SAS turns on solar power 'farm'

SAS turned on a five-acre solar panel on its Cary campus this week. It will provide power to Progress Energy.

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SunPower solar panels in N.J.
CARY, N.C. — North Carolina’s mandated march toward using more renewable energy supplies made a small but significant step forward this week.

Despite often cloudy and rainy weather, SAS literally turned on the five-acre solar panel built at its Cary campus and began feeding power to the Progress Energy grid. Progress is buying the energy, but neither company is disclosing the price.

The solar “farm,” which is a collection of panels that capture sunlight and convert its energy to electrical power, is the first Progress has brought online.

State law requires Progress and other utilities to begin producing power from renewable sources. Progress Energy is exploring solar, wind, biowaste and other options to produce power from renewable sources. By 2012, companies have to get 3.5 percent of all retail sales from so-called renewables. The requirement  jumps to 12.5 percent by 2021.

Duke Energy is also involved in numerous solar and wind projects.

Another solar farm is being built in Wilmington, and scores of others are under consideration, according to Progress.

“This is a huge milestone,” said Progress spokesperson Mike Hughes. “We truly need a 100 projects like it or to build on this and get even larger projects.”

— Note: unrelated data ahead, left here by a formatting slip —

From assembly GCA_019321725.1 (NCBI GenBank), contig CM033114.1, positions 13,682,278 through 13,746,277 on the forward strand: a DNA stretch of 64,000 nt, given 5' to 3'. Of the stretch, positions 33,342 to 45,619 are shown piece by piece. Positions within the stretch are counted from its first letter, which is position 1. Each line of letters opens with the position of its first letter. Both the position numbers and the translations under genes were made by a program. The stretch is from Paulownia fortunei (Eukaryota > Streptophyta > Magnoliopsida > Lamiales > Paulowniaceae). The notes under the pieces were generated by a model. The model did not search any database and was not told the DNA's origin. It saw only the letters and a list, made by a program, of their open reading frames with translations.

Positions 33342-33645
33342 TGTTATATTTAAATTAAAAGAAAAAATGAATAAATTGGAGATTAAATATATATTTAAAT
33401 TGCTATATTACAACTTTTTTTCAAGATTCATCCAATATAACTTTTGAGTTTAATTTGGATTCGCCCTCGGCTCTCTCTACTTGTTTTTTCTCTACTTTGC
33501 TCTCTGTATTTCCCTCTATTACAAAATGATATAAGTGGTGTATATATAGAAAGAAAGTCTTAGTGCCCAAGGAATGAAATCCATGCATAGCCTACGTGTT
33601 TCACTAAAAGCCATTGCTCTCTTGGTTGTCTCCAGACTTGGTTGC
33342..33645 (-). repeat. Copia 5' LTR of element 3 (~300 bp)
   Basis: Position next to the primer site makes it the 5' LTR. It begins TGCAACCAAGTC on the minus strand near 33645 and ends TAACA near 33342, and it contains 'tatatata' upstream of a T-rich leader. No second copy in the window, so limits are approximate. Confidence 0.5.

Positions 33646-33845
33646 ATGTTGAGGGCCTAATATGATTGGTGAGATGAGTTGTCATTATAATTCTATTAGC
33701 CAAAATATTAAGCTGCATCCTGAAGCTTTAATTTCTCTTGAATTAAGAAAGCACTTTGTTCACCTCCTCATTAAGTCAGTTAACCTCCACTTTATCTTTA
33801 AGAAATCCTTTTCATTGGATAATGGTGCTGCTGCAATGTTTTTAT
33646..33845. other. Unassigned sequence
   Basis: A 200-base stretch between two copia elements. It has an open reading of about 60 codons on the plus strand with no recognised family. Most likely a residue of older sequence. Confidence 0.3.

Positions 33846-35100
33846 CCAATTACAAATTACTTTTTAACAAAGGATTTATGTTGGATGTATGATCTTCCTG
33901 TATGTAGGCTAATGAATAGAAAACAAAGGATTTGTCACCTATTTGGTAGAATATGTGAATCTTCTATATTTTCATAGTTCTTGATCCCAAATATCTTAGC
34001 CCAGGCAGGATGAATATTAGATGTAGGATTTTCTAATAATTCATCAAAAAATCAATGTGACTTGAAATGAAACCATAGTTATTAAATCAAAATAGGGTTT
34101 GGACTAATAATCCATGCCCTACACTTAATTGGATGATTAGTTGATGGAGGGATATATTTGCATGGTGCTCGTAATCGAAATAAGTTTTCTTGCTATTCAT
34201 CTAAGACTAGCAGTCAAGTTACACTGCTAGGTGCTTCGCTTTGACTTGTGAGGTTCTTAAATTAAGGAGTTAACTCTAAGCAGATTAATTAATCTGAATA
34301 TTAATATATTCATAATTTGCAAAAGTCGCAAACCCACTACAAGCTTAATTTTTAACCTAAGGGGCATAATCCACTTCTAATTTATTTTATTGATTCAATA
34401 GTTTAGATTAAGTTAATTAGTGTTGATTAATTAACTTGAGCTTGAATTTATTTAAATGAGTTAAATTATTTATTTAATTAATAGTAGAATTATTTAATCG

The photovoltaic site, built by SunPower Corp., has a capacity of 1 megawatt and is expected to produce 1.7 million kilowatt-hours of power a year. That’s enough to provide electricity for a little over 100 homes, based on the average customer use of 14,000 kilowatt-hours of electricity a year, Hughes said.

In the grand scheme of power generation, the SAS project is minuscule. Currently, Progress has 12,400 megawatts of conventional generating capacity in the Carolinas alone.

The solar panels are able to track the sun, but they are expected to produce power for 16 to 20 percent of each day, he added. SunPower built a similar site in New Jersey.

Regardless of size or capacity, SAS Chief Executive Officer Jim Goodnight hailed the sight’s official generation of power.

“In less than a year, this plan went from idea to reality,” he said in a statement. “I hope people will learn from our experience that sustainable energy is within reach and makes bottom-line business sense.”

SAS recently announced plans for a new office building that will be designed to save energy. The company also plans other campus upgrades to reduce energy use.

The world’s largest privately held software company has not allowed visitors to the solar farm and also declined to allow photographs.

“Sorry, the site is not going to be available for public viewing for a few weeks,” SAS spokesperson Dave Thomas said. “I know that seems odd considering that we issued a release, but we just want to have it presentable before we bring people out.”


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